I called it "an ambiguous utopia". I think it's a perfectly natural step to go from Taoism to anarchism. That's what I found myself doing [in The Dispossessed]. They are definitely related, they appeal to the same type of person, the same bent of mind. (1)
Ursula K. Le Guin is one of the most influential science fiction and fantasy writers of the twentieth century and is easily the most prolific female author we have seen in relation to these, often male-dominated, genres. Born in 1929 in Berkeley, California, Le Guin has led a somewhat parochial lifestyle and has rarely ventured away from the "West Coast" since her return from Paris to live in Portland, Oregon, in 1958. (2) Her works received numerous awards and honours and they continue to be the subject of critical and analytical scrutiny across the academy. The series of novels that take place within her "Hainish Universe" (3) yield complexity and insight beyond the scope of most science fiction writers. The Dispossessed: An Ambiguous Utopia, which won both the Hugo and Nebula Awards in 1975, was Le Guin's last Hainish universe novel to be published, but in the chronology of that world it is the first story to occur along the timeline. However, it is not this intricacy and combination of geographically plausible worlds and timelines that have made The Dispossessed a classic, but rather the unassailable philosophical contribution to Utopian discourse that it has made and continues to make.
Le Guin had managed to imagine and put in motion an alternative economy and styles of living which could work and whose inhabitants were all equally stripped of an infrastructure that would enable the power-hungry to exercise that power, once obtained, on others. But this utopian world did not prevent the existence of, or annihilate, such individuals. Take the character Sabul for instance, in his attempts to suppress fresh intellectual ideas that disprove his own, (4) or that incidental character, Desar the mathematician, who compulsively hoards and accumulates material for himself, despite the free availability of amenities and paraphernalia (133-134). Such individuals continue to exist but they are disabled from inflicting themselves absolutely on others. There is a utopia even in this simple idea of de-centralizing power, of turning governments into administrations of "things" not people. Recently, an anthology of thoroughly researched critical essays on The Dispossessed was published, but there was an omission of a rigorous treatment of what Le Guin saw at the time as a relationship between anarchist theory and Taoism. (5) Although articles on both anarchism and Taoism in relation to the novel exist, (6) there has not been a serious attempt to consider the interrelations of these modes of thought and how they are represented in the novel. In this article my intention is to explore Le Guin's imperfect Utopia and to expose the intertextual influences of Taoism and anarchist theory on Le Guin's profound novel and vision in the hope of filling the hiatus which currently exists in this area.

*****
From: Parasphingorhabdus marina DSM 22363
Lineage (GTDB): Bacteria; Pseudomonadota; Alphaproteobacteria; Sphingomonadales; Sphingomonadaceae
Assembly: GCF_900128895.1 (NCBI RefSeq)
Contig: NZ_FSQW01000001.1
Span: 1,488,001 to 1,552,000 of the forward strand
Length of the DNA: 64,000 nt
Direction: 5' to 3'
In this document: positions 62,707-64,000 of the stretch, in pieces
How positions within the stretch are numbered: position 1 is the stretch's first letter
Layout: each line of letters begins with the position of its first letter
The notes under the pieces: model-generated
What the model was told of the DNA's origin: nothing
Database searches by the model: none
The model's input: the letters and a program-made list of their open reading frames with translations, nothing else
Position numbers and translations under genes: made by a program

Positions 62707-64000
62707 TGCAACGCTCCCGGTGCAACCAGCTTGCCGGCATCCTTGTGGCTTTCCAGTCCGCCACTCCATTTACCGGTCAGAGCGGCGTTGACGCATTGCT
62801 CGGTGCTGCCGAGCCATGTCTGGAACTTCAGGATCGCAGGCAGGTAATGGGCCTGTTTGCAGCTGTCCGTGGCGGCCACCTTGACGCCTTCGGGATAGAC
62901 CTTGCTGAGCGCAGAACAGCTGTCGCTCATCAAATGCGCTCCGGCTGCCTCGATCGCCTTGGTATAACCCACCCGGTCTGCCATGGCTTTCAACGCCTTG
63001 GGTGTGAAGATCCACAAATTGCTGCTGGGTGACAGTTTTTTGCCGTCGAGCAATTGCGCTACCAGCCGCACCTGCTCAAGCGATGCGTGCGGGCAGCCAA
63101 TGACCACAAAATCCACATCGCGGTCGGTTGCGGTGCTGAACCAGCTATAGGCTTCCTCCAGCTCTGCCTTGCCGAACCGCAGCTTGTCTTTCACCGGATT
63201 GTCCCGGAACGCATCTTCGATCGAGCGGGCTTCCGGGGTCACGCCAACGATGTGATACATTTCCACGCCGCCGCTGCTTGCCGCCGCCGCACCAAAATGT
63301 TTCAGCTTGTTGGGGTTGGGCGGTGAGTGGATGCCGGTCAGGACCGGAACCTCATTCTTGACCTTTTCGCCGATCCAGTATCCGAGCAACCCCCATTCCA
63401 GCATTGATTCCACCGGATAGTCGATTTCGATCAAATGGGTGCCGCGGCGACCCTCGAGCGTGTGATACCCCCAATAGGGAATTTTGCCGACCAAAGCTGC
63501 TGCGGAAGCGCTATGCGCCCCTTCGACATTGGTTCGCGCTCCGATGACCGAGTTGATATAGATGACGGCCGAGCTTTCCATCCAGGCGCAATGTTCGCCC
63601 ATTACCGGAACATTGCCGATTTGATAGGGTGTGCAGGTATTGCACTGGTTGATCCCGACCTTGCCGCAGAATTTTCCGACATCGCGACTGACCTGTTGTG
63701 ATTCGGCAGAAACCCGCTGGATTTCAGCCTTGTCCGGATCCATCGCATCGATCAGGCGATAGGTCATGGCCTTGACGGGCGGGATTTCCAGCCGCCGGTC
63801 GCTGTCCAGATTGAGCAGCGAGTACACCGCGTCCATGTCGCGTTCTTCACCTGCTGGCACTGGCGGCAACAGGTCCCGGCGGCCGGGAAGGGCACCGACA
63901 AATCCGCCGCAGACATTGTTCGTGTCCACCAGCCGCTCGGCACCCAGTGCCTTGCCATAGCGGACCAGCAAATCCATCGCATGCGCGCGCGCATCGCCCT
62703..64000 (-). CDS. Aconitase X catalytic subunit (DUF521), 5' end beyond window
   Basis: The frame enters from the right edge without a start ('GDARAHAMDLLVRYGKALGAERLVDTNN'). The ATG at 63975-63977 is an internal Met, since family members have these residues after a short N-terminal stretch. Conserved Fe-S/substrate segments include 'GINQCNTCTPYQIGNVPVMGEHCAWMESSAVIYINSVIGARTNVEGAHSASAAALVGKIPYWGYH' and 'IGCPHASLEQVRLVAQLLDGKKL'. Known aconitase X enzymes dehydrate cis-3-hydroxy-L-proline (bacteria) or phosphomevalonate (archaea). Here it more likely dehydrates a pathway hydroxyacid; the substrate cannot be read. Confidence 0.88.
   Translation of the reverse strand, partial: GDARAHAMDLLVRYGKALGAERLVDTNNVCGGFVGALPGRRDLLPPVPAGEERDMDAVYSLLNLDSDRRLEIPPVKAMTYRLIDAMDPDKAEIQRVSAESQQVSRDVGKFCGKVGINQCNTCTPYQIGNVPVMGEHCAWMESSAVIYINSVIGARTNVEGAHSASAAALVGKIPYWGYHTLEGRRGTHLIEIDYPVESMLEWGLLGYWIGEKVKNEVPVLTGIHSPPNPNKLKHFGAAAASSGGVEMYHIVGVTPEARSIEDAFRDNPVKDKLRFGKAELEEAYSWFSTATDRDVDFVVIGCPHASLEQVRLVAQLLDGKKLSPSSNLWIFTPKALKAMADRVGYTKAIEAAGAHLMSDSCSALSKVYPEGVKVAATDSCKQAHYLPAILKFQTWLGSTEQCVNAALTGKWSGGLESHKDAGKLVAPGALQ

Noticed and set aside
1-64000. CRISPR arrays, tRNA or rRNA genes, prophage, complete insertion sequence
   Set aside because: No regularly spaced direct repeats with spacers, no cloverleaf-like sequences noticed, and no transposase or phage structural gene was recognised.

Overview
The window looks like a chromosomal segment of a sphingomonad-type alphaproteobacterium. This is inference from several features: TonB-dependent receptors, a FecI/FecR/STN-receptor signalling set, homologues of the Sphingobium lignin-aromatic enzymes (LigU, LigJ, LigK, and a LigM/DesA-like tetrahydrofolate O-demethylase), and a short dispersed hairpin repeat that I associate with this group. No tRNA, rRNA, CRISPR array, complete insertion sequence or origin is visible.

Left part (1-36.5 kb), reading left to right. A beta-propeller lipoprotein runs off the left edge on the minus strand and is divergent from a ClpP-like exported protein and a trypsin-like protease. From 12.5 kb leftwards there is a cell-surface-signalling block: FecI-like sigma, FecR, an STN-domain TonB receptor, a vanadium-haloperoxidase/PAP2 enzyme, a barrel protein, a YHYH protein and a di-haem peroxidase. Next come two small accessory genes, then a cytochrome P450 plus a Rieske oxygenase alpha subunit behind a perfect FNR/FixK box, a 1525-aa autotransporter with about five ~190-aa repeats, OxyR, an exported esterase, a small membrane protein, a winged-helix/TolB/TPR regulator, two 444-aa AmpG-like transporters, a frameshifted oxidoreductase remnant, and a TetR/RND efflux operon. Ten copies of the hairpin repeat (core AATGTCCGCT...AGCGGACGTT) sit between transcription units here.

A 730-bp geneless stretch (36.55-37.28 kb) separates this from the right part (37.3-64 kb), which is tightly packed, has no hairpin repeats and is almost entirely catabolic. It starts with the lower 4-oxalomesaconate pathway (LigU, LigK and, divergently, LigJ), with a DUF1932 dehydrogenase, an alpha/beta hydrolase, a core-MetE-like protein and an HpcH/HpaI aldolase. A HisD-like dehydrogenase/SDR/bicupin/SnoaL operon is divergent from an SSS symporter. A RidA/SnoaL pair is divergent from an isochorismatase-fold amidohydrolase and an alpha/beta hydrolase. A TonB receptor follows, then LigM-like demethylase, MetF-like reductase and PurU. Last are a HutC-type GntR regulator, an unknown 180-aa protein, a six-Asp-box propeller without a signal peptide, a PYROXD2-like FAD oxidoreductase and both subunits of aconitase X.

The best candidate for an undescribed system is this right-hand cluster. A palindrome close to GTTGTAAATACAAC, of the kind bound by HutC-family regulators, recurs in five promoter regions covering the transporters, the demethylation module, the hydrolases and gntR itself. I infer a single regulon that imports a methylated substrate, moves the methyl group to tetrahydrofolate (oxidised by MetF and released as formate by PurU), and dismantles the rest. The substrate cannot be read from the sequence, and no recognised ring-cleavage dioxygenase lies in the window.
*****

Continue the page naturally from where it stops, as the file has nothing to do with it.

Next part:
The Background to the Story
The story of The Dispossessed begins with its hero, Shevek, boarding a shuttle from a planet called Anarres to another satellite planet called Urras. The ancestors of the inhabitants of Anarres came from Urras, some sixteen hundred years prior to the timeline of the text, after a revolutionist by the name of Odo led an insurrection against the government system of her nation. The anarchic theory of "Odonianism" gathers support and momentum after its founder's death, so that a small group of internationalist, Urrasti inhabitants, identifying themselves now as Odonians, are given the means to colonize Urras's arid, desert-like moon. With this opportunity the Odonians set out to create a society which observes the paradigm of anarchic political theory.
This theory of Odonianism, is not to be mistaken, as Ursula Le Guin tells us, with "the bomb-in-the-pocket stuff, which is terrorism . …